To the communists there is only one path to the national reconstruction, to the service of the country. Socialism. In other words, if you do not accept their way of doing things, you are a traitor. A great number of local cadres destroyed the tombstone of the unknown soldiers at Bien Hoa cemetery and put up a new sign with the inscription:”Here is the burial place of the traitors.” They ordered the wounded and the sick out of the Cong Hoa Army Hospital, pulling the glucose bottles out of their arms. I hate to think of what became of these unlucky souls.

With the communists, you don’t have the right to think differently. I lived in constant fear for a year. I knew I could not go on putting up a front all the time. I knew I had to get out of Vietnam at all cost. Million others wanted to do the same. My house was a meeting place for friends and relatives who came to discuss a plan to escape by sea. We accepted the 80% risk of being caught while planning our escape. But the 20% chance of survival would be better than living a regimented life in Ho Chi Minh city (new name of Saigon) or at a far away land so-called new economic area or at an unknown re-education camp. We lived in intense anxiety during those hundred days working out the details of this dangerous trip. How to obtain a boat? Only licensed fishermen can own the boat. How to buy enough fuel? How much food would we need? Where to store it? How to obtain a permit to move from the place of residence to the boarding point? How could you be sure that your team mates had to leave part of their families behind? They each took only the oldest child along, thinking that in case we were caught, only what were found on us would be confiscated, not the family properties. The most difficult thing was to find a safe place to board the boat. Not much controlling off-shore since the communist navy does not enough patrol-boats and man power to patrol the 1,500 km coast yet a guard was stationed along the shore to prevent such escape by sea. We decided to surprise them by walking right past the guards at a busy fishing sea port to the boat.

I remember very vividly the dark night my three friends and I slipped past the guards and got in a round whickered basket as a rescue boat then quickly roamed out to the waiting fishing boat. The young man who took us out had to stay with the fisherman a whole month learning how to work the oars. We held our breath and did not dare to look at the guards who were noisily talking to each other on the bridge. I still heard my heard beating when I was safe in the little cabin of the fishing boat, our vehicle to a free land. Listening to the quietness of the night, the splashing water against the boat, I realized the price I had to pay if we failed to night: it would be either death or the remaining days of my life in endless sessions of political re-education, or at one labor camp after another.

Suddenly there seemed to be some commotion at one end of the boat, then people climbed over the boat. My heart stopped! I waited for the calamity. But they were my team mates, not the guards. Among them was my 6 month-old boy who was sound asleep in my wife’s arms. He was given a strong dose of sleeping syrup.

There were 13 people onboard now. We were supposed to have 15. We wouldn’t plan on the number 13, yet we couldn’t wait any longer. We decided to turn on the motor. I was startled by the noise of the engine which sounded much too loud in the quiet night. I thought I heard the guards calling from the bridge.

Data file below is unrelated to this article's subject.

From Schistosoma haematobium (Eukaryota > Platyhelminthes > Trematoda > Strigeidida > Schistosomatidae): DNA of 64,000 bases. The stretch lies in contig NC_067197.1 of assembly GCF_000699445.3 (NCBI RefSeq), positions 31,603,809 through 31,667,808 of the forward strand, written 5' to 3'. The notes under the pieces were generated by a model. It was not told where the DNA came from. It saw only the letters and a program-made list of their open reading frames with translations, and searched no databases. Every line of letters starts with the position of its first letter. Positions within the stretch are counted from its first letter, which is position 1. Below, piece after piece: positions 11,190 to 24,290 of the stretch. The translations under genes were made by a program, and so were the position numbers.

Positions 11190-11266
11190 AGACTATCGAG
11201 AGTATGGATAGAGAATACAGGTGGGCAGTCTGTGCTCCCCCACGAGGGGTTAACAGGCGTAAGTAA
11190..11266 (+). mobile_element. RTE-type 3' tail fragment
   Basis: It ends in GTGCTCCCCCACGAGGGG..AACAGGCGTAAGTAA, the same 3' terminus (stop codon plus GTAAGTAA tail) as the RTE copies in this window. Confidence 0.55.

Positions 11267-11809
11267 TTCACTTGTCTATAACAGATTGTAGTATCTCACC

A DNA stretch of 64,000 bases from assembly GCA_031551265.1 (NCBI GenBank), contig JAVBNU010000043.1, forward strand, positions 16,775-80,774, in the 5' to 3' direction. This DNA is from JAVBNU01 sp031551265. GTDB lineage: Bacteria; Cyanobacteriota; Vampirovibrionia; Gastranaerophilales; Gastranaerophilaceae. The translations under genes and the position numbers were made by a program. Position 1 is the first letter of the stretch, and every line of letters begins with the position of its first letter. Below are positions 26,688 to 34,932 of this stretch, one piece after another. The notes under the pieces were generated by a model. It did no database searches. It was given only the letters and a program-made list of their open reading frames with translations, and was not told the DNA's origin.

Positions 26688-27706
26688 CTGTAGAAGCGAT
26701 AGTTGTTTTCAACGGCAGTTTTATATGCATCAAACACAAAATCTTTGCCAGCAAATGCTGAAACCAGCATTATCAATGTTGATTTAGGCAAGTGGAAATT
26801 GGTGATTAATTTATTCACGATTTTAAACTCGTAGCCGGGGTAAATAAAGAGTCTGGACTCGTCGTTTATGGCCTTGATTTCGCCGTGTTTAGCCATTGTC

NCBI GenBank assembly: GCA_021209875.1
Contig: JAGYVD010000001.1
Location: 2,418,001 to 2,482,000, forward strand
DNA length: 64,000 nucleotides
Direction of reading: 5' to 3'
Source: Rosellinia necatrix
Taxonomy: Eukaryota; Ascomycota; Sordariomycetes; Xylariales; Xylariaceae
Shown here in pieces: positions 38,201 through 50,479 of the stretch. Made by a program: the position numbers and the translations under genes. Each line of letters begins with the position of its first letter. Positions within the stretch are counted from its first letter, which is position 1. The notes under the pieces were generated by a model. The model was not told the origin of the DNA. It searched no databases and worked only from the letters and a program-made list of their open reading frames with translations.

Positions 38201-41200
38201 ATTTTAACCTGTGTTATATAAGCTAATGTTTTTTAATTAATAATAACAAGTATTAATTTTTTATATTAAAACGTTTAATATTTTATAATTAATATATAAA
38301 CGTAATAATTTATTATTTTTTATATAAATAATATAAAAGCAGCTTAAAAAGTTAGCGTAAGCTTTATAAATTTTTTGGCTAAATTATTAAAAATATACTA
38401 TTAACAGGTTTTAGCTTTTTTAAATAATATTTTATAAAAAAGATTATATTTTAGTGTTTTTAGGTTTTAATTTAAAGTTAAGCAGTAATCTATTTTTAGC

The boat moved out into the open sea. The North-East monsoon of early March rocked the boat violently yet none of us paid much attention to the bumpy ride. We were extremely nervous, obsessed with the fear of being caught by the communist patrol boats. We all wished the small boat could speed up more and reach international waters. It was three long hours before the lights of the city of Nhatrang were completely out of sight. We were relieved and breathed more freely now, yet I soon discovered everybody was knocked out by the sea sickness except the baby and the three of us who were used to life at sea. Together we managed to operate the boat with the fastest speed of 5 miles per hour. The sea seemed to be in bad mood now. Big waves kept coming, at times seeming to swallow the small boat with 13 little creatures in it. The boat rocket violently pushing people back and forth from one side to another. Holding the baby tightly, the mother tried to keep balance with her legs stretching across against the other side. She looked at her older children and sighed. She couldn’t help but think of the moment the boat might capsize with every oncoming white wave. She wondered what she should do then. Should she grab this one or the other one before they go under? Should they suffer much before being buried under the sea? It was bitterly cold. For the first time I realized the magnitude of the sea with nothing but water all around. Knowing that we couldn’t reach Subic bay, an American Naval base in the Philippines under the circumstances, I decided to let the boat drift along with the waves to the direction of Singapore. Once again, everybody was stricken with fear when I couldn’t find the small South-East Asia chart. The chart I carefully hid between the cover of the Ho-chi-Minh book I carried with me from Saigon must have been swept overboard. Luckily there was a radio-operator on board. He had in his note book the coordinates of many radio stations which helped me draw a chart and set my course. He also played with my 11-band Zenith radio for hours before getting the direction of Singapore. We expected that we would be welcome in Singapore as “heroes of the sea” or as those who came back from the death.

Cruel reality
We were met with such cruel reality that we were frightened, disoriented! After six long days and nights struggling against an unfriendly sea, we were met by a police patrol boat when we reached Singapore. They threatened to jail us if we didn’t turn back and go. We were out of fuel, of food and water. No more milk for the baby. We pleaded with them in vain to let us stay for a few days to recuperate. We had to turn back to the mercy of the ocean after being re supplied.